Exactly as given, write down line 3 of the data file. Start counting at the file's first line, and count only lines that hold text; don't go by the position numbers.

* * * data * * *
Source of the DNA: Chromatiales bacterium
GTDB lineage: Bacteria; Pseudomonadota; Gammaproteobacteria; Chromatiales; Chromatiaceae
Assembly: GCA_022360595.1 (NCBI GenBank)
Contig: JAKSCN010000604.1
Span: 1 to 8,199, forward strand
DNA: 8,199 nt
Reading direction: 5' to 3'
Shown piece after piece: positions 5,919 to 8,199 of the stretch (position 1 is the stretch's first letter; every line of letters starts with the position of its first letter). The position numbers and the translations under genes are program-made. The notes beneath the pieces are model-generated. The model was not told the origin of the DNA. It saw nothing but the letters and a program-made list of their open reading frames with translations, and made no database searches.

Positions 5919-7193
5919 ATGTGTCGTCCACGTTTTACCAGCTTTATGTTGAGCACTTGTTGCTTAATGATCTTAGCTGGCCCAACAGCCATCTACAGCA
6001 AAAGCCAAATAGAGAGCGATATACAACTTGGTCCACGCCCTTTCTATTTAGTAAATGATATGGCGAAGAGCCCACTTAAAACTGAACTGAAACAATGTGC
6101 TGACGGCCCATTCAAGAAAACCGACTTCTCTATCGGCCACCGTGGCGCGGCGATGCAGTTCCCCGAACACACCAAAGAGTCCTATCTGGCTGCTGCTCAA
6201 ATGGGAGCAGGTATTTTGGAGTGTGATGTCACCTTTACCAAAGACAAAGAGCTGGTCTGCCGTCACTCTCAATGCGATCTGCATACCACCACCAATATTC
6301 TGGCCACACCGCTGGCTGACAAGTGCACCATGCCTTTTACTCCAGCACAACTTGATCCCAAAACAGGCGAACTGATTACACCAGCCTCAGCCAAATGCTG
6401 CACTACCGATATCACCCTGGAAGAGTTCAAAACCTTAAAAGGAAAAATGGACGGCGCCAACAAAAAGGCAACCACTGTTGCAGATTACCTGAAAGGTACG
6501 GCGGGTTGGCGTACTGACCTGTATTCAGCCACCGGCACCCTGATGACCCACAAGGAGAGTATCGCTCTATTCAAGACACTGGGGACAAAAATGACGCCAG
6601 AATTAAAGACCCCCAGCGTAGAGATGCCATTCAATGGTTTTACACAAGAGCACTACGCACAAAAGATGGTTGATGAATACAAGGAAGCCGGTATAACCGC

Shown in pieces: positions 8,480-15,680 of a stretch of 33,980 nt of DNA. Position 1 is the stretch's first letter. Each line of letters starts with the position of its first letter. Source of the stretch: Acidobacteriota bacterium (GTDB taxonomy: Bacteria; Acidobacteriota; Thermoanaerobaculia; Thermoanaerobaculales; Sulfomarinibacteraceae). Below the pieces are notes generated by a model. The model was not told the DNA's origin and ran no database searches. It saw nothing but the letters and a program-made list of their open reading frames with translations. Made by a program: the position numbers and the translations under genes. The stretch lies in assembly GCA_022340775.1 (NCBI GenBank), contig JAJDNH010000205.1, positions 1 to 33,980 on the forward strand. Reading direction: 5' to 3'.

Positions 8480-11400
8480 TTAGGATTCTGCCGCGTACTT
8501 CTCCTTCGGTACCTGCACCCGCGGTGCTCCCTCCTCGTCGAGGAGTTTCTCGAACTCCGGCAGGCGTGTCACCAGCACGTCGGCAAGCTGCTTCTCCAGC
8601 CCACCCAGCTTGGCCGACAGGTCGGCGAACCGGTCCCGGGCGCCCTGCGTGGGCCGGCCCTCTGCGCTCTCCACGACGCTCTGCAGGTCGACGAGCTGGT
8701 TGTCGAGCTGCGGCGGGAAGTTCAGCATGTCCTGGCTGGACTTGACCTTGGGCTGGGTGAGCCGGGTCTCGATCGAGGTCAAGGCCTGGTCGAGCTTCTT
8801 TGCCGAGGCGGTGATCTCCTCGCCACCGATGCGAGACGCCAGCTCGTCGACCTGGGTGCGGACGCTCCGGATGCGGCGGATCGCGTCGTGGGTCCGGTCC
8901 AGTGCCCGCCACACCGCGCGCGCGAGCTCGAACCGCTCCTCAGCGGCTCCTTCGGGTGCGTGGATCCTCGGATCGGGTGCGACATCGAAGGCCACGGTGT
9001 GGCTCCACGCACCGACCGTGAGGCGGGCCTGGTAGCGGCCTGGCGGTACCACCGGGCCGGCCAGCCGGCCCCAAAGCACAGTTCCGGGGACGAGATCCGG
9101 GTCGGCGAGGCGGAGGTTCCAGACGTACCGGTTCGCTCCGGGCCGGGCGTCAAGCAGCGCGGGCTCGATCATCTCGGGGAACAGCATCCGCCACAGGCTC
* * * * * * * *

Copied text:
Assembly: GCA_022360595.1 (NCBI GenBank)